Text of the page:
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Focus on Timor-Leste

November 2007

More Rice for the Pot

On a thin sliver of flat muddy pasture nestled between sun scorched hills and deep blue tropical seascape, the annual rice harvest is underway in Timor-Leste.

photoPlanting new rice.

Men and women using hand held scythes slice the rice stalks and package them into bundles. Nearby groups of women, their children sleeping peacefully under a canvas shade, use a centuries-old method to sort the rice husks—scooping basketfuls of grain into the air, allowing the wind to sift the heavier and healthier rice away from empty husks.

It will, most farmers agree, be an average harvest in Timor for 2007. Which means they will harvest around 1.5 tons from each hectare.

Rice, along with maize, is the major staple in Timor-Leste and such low yields, though normal, are not good news. In Japan, the average rice yield is around 5 tons per hectare.

If yields could be improved in Timor, it would significantly increase the standard of living of not only the farmers themselves, but other groups in the country’s nearly one million population.

With Japanese financial assistance, a rice irrigation network near the town of Manatuto was significantly upgraded in the last few years, with new irrigation channels and improved sluice gates covering a 660 hectare experimental site.

Local farmers were co-opted into the country’s first Water Users Association (WUA) which is expected to control the use of the water in the irrigation system and then establish a system of fees for the precious liquid.

Phase II

In 2005, JICA began a three-year project which is effectively Phase II of the overall irrigation scheme.

photoTraditional marinos control the new irrigation system.

Japanese experts are cooperating with the government and local organizations such as the WUA to make sure the irrigation system yields optimum results.

Activities range from teaching local farmers how to operate and maintain the network, introducing appropriate strands of rice and developing training programs and an efficient management and administration system.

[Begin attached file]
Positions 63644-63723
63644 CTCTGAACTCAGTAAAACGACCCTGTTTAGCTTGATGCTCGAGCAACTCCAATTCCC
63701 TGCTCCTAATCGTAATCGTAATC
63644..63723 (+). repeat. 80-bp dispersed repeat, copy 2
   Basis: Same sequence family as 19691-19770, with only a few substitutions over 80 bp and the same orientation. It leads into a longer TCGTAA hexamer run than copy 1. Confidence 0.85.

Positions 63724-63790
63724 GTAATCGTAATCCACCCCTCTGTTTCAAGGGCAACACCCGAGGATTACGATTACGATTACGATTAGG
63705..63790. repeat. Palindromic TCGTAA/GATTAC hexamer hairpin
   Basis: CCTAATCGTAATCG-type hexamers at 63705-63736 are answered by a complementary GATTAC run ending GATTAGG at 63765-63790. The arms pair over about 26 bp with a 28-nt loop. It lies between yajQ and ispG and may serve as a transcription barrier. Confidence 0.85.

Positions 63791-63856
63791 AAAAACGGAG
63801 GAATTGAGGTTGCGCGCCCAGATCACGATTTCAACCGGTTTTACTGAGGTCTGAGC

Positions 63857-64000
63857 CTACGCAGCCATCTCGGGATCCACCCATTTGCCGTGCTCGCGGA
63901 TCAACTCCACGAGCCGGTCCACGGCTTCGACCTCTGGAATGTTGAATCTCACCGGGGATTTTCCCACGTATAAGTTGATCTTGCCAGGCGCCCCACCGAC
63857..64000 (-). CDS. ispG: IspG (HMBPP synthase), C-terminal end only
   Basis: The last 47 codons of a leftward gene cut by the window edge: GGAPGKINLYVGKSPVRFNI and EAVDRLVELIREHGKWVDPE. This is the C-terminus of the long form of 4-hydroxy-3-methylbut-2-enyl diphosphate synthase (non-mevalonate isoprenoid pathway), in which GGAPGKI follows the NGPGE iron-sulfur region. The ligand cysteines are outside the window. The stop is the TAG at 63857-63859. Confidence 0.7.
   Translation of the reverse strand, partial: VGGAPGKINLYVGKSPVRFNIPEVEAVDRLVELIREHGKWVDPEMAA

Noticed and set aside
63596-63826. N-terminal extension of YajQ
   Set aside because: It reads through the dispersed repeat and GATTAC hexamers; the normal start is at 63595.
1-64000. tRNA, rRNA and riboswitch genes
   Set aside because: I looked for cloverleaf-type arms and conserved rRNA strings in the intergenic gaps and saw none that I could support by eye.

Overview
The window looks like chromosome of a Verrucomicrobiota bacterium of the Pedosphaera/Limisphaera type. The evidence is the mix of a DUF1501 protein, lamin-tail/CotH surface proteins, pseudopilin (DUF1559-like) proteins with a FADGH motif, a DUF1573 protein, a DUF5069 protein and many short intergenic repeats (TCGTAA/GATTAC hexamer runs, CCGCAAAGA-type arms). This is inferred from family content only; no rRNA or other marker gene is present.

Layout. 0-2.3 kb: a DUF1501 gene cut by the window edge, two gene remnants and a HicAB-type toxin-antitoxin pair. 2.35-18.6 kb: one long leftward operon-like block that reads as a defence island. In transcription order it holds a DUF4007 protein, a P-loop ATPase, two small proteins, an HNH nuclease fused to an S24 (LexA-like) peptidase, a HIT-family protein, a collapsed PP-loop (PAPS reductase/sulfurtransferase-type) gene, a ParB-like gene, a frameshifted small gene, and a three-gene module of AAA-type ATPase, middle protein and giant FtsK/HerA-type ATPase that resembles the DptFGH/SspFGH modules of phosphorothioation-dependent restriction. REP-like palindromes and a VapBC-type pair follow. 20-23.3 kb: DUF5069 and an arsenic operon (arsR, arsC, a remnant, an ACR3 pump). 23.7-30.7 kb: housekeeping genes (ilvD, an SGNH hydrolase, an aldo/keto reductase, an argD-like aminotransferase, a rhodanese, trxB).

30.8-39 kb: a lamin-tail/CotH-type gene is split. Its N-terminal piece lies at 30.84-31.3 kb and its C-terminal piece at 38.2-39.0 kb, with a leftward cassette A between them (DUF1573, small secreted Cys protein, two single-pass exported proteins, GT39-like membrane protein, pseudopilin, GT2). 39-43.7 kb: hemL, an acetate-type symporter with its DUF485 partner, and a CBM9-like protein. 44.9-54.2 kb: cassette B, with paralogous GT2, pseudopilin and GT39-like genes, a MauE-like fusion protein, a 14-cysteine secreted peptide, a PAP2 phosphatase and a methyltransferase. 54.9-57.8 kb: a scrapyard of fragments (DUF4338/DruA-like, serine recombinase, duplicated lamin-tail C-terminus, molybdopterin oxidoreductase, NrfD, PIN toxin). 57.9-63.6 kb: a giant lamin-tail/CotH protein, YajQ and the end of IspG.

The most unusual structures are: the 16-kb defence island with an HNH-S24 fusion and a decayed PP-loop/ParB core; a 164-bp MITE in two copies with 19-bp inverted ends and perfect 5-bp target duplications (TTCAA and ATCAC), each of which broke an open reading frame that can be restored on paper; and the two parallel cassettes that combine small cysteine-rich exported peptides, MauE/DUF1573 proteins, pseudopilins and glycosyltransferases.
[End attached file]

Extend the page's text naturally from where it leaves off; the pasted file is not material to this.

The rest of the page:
Progress has sometimes been slow, and often involves diplomatic as well as basic technical skills.

Kiyomi Endo, the project coordinator from Hachimantai City, who earlier served both as a JICA volunteer and expert in various Asian countries, said one of the trickiest problems he has faced is the role of traditional gate keepers.

These men, known as marinos inherit the position from their fathers and it is both powerful and lucrative. In return for manually opening and closing irrigation gates leading to the rice paddies, they in turn are paid a 'fee' for their work by the farmers.

The new, more efficient, irrigation network threatened to undercut both their power and their purse. A compromise was eventually worked out. They will now operate the gates of the new system and in return continue to receive a fee.

On a recent visit to the project, another endemic problem was highlighted. Visitors noted that one farmer, a member of the WUA and thus a supporter of its rules and regulations, had dammed one main channel, siphoning water off illegally for a nearby vegetable patch.

The local marino, who is charged with preventing such activities, was reluctant to tear down the illegal dam as a furious argument ensued. "If you stop the water and my vegetables die, the government must pay," the farmer shouted at a government official. Eventually, the gate keeper destroyed the barrier, which probably would be rebuilt as soon as the visitors left the area.

The WUA, key to a successful project, has been developing 'very slowly' according to most officials, but will shortly introduce both a fee system for the farmers and a water distribution timetable.

And in places, things have already improved. Domingos Soares Anton farms one hectare near his village of Sau.

"Before, I could only grow enough rice to feed my family and even then we sometimes went hungry," he said recently. He has been able to harvest two crops annually for the first time and now "we have a little money to spend." He said he hopes to be able to send some of his nine children for higher education for the first time. And also improve his modest village home.

Aleixo da Silva inherited the job of marino from his father and was worried about all the changes and threat to his traditional role. But he grudgingly concedes: "Until now we did everything by hand around here. Perhaps these changes will be good for the future."


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